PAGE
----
I was nearing the end of my yoga teacher training program.
I had just finished teaching a class to my peers, as I readied myself to receive feedback from my yoga mentors. A bucket of nerves, I quickly recounted all possible imperfections and sat alongside my fellow teachers-in-training. I braced myself for the worst.
Inbal spoke first:
“You have a voice that can fill a room.”
I found myself fighting back tears. Did she just say that?
“I noticed it about you immediately.”
Did she not know about the paralysis that ensued when it came time for me to speak in front of a group? Had she not picked up on the block in my fifth (throat) chakra?
Somewhere along the way, I felt I had lost my voice.
I sat in work meetings, at the bank, with ideas I couldn’t express. My body tensed up and the heat rose as I tried to pull the trigger until eventually someone else spoke out loud the idea I had, almost as though I had transmitted it telepathically. Their words were typically met with great admiration from the group. I kicked myself harder.
Three energy healers, two Reiki masters and a crystal healer had all told me, within the span of a year, about the block in my Vishuddha Chakra, the throat chakra. I’d never raised the question to them and yet they all went straight for it. One said it was as intense as a noose around my neck. Another drew it on paper as a thick collar that wrapped all the way around my throat.
This is how it felt. I was choking on my inability to communicate my truth. I was bubbling with ideas and messages of love, but I was terrified of expressing them.
Perhaps this was why I loved chanting mantras in my yoga practices.
Perhaps this explained why Kirtan felt so liberating. These were opportunities to express my bhakti, or devotion, using my voice, in a way that was far less intimidating than having the spotlight fall directly on me.
It felt natural. My spiritual practice was strong, yet I was having trouble allowing this to bleed into the rest of my life.
Prior to the start of my teacher training, I felt deep down, that finding my voice would be one of the greatest gifts I could receive from the experience. I was uncertain as to whether I would actually teach yoga, but the intense pull I felt to enroll and the ecstasy I felt in the days leading up to it seemed to indicate that this just might help me to break through.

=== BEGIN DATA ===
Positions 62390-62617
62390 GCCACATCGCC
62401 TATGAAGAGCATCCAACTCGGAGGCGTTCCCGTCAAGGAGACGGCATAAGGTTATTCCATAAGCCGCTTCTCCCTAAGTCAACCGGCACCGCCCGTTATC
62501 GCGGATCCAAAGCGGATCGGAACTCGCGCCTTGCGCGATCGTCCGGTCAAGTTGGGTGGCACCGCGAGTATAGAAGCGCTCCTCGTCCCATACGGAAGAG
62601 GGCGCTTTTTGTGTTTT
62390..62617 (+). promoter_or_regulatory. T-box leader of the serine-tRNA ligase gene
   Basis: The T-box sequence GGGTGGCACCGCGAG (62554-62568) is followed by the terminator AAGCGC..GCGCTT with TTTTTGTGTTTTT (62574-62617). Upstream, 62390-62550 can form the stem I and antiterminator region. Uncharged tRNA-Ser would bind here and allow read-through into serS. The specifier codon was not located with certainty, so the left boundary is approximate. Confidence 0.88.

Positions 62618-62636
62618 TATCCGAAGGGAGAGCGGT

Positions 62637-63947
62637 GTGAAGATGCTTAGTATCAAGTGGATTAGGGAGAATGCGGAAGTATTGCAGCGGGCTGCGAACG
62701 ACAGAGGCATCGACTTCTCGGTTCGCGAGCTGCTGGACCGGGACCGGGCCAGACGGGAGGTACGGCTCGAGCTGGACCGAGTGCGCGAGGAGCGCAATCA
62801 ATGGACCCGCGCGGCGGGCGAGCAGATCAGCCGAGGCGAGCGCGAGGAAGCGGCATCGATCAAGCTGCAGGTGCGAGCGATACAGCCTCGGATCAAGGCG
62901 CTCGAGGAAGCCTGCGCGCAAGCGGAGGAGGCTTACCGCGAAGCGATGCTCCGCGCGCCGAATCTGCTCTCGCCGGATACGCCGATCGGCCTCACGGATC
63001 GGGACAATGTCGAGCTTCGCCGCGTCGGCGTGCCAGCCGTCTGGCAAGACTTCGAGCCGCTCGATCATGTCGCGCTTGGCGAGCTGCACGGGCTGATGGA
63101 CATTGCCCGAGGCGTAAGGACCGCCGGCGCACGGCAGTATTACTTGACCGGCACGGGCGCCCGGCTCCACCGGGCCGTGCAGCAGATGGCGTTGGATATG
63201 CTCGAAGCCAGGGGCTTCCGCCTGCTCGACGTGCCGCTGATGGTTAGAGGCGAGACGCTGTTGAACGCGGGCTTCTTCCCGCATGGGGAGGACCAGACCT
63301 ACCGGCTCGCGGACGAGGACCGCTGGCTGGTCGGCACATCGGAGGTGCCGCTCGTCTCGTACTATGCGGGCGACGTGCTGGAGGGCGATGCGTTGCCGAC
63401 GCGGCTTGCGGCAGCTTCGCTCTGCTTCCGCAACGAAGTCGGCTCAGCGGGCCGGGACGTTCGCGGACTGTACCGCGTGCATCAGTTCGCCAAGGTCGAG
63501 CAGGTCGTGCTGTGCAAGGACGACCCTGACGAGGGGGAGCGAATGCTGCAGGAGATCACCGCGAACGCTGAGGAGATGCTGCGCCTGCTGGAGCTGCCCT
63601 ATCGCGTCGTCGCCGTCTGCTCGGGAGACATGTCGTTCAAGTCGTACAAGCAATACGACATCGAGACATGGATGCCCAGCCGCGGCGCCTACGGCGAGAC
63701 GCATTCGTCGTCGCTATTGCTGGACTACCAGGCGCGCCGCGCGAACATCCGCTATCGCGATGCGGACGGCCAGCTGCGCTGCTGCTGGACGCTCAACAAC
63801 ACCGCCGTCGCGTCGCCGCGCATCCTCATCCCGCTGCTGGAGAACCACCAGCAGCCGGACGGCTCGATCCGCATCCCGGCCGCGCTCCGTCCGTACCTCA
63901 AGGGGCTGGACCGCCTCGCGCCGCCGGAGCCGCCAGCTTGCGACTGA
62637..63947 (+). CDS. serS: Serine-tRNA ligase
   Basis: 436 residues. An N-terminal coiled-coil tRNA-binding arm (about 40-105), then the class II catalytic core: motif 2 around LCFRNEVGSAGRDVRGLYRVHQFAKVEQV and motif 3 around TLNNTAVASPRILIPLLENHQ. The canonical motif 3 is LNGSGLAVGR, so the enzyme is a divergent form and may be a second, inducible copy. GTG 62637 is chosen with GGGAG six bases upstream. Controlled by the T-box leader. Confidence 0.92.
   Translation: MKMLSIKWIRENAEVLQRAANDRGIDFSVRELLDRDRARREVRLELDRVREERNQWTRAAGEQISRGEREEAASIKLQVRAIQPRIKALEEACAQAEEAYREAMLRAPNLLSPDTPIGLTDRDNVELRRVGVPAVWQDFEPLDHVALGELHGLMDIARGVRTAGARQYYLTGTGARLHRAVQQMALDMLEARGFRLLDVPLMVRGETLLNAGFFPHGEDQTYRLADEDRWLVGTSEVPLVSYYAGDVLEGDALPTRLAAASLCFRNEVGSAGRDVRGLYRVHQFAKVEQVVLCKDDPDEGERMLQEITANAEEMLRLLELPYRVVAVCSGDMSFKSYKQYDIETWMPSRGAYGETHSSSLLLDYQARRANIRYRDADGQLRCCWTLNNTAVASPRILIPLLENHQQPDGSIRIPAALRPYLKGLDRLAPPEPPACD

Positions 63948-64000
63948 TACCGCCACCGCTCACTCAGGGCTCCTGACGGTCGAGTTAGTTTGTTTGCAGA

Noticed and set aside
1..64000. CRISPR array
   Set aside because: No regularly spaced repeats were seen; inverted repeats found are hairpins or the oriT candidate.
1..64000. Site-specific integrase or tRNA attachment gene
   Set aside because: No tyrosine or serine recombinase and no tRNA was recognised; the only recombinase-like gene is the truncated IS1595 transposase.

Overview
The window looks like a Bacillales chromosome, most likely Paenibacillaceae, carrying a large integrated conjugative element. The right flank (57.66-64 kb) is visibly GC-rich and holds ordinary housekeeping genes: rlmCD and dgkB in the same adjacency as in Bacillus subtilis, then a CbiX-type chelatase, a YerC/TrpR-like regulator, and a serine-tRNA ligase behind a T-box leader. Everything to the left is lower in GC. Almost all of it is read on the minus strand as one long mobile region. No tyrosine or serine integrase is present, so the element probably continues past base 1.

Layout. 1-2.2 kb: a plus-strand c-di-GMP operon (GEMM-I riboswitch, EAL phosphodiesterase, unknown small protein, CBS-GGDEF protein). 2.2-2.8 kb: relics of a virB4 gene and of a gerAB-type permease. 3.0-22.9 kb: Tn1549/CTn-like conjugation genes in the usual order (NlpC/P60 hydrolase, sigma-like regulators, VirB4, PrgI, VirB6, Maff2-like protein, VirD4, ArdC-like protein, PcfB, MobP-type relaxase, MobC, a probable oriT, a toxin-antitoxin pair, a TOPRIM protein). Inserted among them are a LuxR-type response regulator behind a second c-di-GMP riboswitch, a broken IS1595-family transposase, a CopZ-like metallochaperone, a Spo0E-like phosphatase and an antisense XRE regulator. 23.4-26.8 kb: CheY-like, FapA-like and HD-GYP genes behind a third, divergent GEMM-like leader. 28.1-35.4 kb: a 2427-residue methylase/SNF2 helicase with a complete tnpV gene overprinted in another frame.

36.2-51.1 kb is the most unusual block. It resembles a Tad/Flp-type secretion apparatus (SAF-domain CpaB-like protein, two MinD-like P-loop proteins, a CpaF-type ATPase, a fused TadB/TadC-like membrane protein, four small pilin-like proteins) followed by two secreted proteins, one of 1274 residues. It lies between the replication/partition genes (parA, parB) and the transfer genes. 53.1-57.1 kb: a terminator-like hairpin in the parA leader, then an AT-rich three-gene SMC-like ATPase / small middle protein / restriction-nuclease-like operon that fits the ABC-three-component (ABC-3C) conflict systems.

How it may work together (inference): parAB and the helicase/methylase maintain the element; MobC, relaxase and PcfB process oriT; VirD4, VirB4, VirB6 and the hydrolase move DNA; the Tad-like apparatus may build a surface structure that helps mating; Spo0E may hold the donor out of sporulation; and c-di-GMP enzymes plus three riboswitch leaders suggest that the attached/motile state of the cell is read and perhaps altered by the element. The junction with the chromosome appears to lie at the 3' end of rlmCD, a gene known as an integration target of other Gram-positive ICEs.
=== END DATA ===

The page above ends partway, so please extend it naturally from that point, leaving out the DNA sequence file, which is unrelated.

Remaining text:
But through my training, my issue persisted. As we sat learning about spiritual and yogic principles, I often had ideas I wanted to express. And still, I couldn’t speak, despite the love and unwavering support I felt from those around me. This frustrated me to no end.
The odd thing is, I’ve always been a great public speaker.
And through childhood and into young adulthood, I spent much of my time dancing on stage. I was always social and friendly and could strike up conversation easily.
However, when it came to speaking from the heart, or sharing my ideas, I went ice cold.
As Inbal spoke these words to me, at the end of my assessment, I was still in the midst of my dilemma, only more conscious than ever of the issue.
Her words vibrated through my core like the sounds of a gong and in that moment, I believed her. Tears welled at the thought that my fears had blocked out one of my most natural gifts. I felt like I had abandoned myself.
Though it wasn’t my initial plan, I started teaching. It came very naturally to me and I felt the blocks, the fears, the resistance melt away. What had been required of me all along was mindfulness about the limitations I was forcing myself to live under, and to respond to these limitations—these fears—gently, with love.
To feel the fear and do it anyway, to step onto the platform and speak. To allow my higher self to take over. To get out of my own way.
It has become evident to me that we all have natural gifts—some that are obvious and utilized regularly, and others that are suppressed, covered up, hidden away by fears that we won’t be good enough.
These gifts, these talents, do not necessarily need to be built up or worked on. Instead, we can release the blocks that keep us from soaring to great heights.
We can let the fear go and ultimately, get out of our own way.
Author: Ashley Dunlop
Editor: Ashleigh Hitchcock